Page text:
Can Police Take My Blood Without a Warrant?
The American criminal justice system is built on a system of principles and laws that provide rights to individuals who are stopped, detained, and arrested in connection to criminal offenses. These principles ensure you are treated in accordance to the law, and that law enforcement officers adhere to rules of procedure that dictate what they can and cannot do. Should a law enforcement officer fail to abide by these rules, your rights may be violated, and your case changed entirely.Under the Fourth Amendment to the U.S. Constitution, you are protected from unlawful search and seizure. This means law enforcement officers must have not only reasonable suspicion to stop you in order to determine your connection to a possible crime, but also justification – from a valid search warrant, arrest warrant, or probable cause – to conduct any search of your property or person, initiate any seizure of your property, or make an arrest.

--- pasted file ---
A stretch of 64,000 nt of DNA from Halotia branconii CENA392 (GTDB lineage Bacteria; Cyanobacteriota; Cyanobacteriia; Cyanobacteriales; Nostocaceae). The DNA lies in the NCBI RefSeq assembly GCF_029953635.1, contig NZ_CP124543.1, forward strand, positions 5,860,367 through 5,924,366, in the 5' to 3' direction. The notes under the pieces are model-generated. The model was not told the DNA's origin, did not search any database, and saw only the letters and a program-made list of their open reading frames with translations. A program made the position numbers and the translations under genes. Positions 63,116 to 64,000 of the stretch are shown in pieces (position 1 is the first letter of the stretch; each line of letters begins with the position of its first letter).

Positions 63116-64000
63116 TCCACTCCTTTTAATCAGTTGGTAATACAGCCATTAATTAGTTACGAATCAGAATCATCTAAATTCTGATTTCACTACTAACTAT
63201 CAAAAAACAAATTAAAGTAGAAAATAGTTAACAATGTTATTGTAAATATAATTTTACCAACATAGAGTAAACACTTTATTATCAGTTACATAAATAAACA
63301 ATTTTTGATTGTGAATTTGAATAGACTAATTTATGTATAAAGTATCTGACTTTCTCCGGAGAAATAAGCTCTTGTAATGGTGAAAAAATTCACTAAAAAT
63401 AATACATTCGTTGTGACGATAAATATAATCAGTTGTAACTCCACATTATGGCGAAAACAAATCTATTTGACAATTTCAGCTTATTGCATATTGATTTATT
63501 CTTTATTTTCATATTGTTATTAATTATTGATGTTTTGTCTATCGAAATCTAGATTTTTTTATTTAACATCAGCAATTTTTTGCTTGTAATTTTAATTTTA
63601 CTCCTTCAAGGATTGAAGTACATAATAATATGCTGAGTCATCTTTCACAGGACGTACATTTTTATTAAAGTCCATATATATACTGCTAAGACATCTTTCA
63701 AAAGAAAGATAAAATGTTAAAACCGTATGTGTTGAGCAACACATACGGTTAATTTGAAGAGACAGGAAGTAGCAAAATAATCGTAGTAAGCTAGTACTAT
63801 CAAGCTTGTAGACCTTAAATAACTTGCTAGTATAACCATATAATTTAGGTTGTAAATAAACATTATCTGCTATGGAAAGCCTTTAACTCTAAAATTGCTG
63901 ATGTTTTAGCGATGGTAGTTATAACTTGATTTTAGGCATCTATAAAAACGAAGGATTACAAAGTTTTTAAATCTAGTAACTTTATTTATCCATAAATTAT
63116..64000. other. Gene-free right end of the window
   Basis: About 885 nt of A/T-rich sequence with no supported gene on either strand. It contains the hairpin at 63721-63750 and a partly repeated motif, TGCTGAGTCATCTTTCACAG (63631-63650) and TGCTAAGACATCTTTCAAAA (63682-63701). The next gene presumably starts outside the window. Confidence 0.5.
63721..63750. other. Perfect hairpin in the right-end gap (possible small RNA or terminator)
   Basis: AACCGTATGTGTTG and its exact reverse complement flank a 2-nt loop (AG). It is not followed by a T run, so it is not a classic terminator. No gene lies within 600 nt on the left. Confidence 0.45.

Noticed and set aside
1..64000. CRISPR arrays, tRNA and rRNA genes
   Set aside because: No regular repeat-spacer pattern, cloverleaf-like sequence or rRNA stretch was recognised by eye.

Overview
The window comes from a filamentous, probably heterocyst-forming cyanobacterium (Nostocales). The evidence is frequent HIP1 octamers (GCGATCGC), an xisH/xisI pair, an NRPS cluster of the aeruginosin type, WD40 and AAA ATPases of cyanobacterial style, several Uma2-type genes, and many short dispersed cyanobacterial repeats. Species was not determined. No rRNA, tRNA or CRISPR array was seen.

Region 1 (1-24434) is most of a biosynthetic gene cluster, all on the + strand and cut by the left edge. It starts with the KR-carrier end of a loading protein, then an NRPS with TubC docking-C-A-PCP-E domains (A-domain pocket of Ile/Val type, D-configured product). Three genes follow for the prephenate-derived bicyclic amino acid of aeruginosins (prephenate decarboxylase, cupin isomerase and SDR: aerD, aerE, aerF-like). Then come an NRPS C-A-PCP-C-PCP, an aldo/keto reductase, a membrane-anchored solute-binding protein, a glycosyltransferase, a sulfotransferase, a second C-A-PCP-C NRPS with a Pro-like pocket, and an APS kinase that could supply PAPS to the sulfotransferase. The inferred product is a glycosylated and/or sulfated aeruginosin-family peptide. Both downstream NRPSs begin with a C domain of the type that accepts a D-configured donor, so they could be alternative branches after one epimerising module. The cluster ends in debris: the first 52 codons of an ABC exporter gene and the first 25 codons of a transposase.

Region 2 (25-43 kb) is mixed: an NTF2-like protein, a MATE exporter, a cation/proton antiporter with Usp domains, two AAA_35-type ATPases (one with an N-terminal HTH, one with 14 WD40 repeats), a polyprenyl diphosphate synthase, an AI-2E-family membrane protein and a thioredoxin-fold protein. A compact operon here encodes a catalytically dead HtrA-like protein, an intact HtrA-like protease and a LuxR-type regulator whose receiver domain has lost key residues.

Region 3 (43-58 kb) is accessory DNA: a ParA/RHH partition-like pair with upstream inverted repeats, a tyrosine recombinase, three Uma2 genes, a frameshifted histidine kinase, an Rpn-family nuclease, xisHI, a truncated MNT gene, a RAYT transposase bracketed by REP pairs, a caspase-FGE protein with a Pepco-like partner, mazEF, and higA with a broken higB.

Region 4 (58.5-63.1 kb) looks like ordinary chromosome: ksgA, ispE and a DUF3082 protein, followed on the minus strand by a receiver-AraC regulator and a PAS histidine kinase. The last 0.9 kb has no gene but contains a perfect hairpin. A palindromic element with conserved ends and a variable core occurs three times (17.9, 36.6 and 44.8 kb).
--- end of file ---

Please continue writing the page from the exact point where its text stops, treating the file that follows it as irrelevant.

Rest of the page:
Implied Consent & Blood DrawsLike every other state, Indiana has an implied consent law, which means all drivers who obtain a license and operate a motor vehicle implicitly agree to submit to chemical testing when asked to do so by a law enforcement officer. This primarily applies to situations involving driving under the influence (DUI), or operating while intoxicated (OWI) as it is known in Indiana.If you or someone you love has been arrested for DUI, Indiana’s implied consent law requires that you submit to a chemical test in order to determine your blood alcohol content (BAC) or any presence of controlled substances. Failure to submit to a chemical test can result in an automatic suspension of your driver’s license.Under a recent Supreme Court ruling in 2016, Justices ruled that there are limits to implied consent laws when it comes to conducting chemical tests of DUI suspects:
- Police do not need a search warrant to administer breath tests to DUI suspects.
- Police must have a warrant to obtain a driver’s blood for testing.